A boarder is a lodger who receives food or meals, as well as accommodation. As for what is a lodger …
In most of the cases in which the superior courts have considered this question, they have distinguished common law tenants from lodgers on the basis that common law tenants have a right to occupy exclusively, while lodgers have a right to occupy that is not exclusive. The Residential Tenancies Act 2010 (NSW) (the RT Act), however, provides that an agreement for a right to occupy that is not exclusive may be covered, while a lodger’s agreement is not covered. Apparently the RT Act 2010 has in mind that lodgers have a defining characteristic other than a non-exclusive right to occupy, but the Act does not say what that defining characteristic is.
The caselaw does, however, indicate some other incidental characteristics of lodgers’ agreements. In Noblett & Mansfield v Manley  SASR 155, the South Australian Supreme Court characterised a lodger as ‘one who resides as an inmate in another person’s house’, while the landlord ‘retains control over rooms and means of ingress and egress’. In Street v Mountford  2 AC 809, the British House of Lords observed that a lodger’s landlord provides ‘attendance or services’, where a tenant’s landlord does not.
In Commissioner for Fair Trading v Voulon  WASC 229, the Western Australian Supreme Court used these incidental characteristics to set out a definition of ‘lodger’, as distinct from a tenant under residential tenancies legislation who has a right to occupy non-exclusively:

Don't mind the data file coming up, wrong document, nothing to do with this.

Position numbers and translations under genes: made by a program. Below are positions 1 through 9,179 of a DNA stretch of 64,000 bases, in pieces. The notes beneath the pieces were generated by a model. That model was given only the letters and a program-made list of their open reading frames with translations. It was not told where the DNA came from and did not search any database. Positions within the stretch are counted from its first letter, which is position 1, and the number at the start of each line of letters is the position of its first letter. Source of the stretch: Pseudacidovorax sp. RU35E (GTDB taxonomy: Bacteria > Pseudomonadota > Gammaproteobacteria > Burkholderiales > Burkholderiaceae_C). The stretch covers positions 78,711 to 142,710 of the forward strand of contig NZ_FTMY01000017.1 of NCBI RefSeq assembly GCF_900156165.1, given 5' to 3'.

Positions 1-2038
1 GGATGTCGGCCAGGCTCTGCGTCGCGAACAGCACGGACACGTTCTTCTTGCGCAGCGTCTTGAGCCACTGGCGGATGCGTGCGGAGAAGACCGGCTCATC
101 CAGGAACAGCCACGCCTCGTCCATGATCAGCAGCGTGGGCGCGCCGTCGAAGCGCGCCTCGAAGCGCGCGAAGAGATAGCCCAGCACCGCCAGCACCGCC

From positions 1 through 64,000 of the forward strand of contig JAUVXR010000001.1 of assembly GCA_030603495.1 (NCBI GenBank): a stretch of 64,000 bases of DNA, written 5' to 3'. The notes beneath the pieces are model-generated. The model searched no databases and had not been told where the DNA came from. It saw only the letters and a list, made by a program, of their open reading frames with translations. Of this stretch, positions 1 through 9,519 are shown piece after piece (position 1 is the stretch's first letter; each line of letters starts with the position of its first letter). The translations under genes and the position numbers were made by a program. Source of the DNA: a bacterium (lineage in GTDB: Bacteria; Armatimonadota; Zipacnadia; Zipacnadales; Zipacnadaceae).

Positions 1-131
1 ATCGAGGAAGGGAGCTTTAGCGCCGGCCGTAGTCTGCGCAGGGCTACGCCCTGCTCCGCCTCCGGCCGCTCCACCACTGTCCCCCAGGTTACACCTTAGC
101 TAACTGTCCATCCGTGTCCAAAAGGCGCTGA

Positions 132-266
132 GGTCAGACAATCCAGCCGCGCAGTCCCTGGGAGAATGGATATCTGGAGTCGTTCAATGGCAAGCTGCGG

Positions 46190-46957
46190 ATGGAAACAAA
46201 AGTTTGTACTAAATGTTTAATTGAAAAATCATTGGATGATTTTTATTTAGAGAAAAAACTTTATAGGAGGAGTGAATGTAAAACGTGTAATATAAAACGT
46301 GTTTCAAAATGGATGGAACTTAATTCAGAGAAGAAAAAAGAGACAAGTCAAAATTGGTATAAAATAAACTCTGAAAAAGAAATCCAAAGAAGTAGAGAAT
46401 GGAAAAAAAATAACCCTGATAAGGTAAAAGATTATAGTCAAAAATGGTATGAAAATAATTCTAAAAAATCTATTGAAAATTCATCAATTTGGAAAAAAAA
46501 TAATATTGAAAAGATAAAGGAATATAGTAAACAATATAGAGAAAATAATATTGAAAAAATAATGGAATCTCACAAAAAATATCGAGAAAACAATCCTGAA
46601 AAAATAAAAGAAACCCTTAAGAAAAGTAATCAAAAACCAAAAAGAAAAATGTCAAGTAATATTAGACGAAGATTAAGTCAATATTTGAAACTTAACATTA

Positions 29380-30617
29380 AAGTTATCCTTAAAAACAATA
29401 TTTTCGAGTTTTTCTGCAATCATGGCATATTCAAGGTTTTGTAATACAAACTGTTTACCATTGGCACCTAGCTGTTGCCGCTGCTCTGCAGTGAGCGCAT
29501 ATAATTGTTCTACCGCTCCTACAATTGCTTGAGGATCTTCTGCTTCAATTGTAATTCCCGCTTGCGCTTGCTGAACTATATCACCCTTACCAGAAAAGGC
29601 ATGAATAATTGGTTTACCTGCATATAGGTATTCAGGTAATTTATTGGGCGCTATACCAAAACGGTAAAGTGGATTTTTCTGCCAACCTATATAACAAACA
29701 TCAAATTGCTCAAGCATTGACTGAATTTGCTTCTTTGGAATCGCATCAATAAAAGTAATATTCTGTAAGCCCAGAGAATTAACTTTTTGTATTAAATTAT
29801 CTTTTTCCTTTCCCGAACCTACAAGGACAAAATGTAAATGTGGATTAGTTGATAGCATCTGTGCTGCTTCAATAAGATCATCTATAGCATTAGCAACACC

The decided cases indicate that an occupier of residential accommodation at a rent for a term is either a lodger or a tenant. The occupier is a lodger if the landlord provides attendance or services which require the landlord or his servants to exercise unrestricted access to and use of the premises. In other words, a lodger is entitled to live in the premises but cannot call the place his own. he resides essentially as an inmate in another person’s house.
In determining whether an occupier is a lodger or a tenant, the Tribunal has considered factors such as whether the landlord or caretaker lives at the premises (tends to indicate a lodgement), whether the occupier can lock the door to their room (tends to indicate a tenancy), whether there are any ‘house rules’ (tends to indicate a lodgement) and whether the landlord provides cleaning services, linen, newspapers or milk (tends to indicate a lodgement). There is no single factor that always determines whether an occupier is lodger or a tenant.
Finally, an occupier is not a lodger merely because their agreement calls them a lodger. It is the substance of the right to occupy that matters, not the form of the agreement (Radaich v Smith  HCA 45).
Lodgers in registrable boarding houses
If you live in a registrable boarding house under the Boarding Houses Act 2012 (NSW) (the BH Act), the question of whether you are a lodger or a tenant is still relevant to you. The definition and factors discussed above should be considered in determining whether you are a lodger or a tenant.
However, if according to these factors you are a lodger, the BH Act will provide that you have an occupancy agreement consistent with the ‘occupancy principles’ set out in the BH Act, and access to dispute resolution in the NSW Civil and Administrative Tribunal. Your occupancy agreement will probably refer to you as a ‘resident’ rather than a ‘lodger’, reflecting the terms used in the BH Act.
See the section on Boarding houses for more about the BH Act and registrable boarding houses. Note that at March 2013, most of the BH Act, including the provisions relating to occupancy agreements, has yet to commence.
This is new
Prior to the BH Act, boarding house residents who were lodgers had common law lodging agreements only.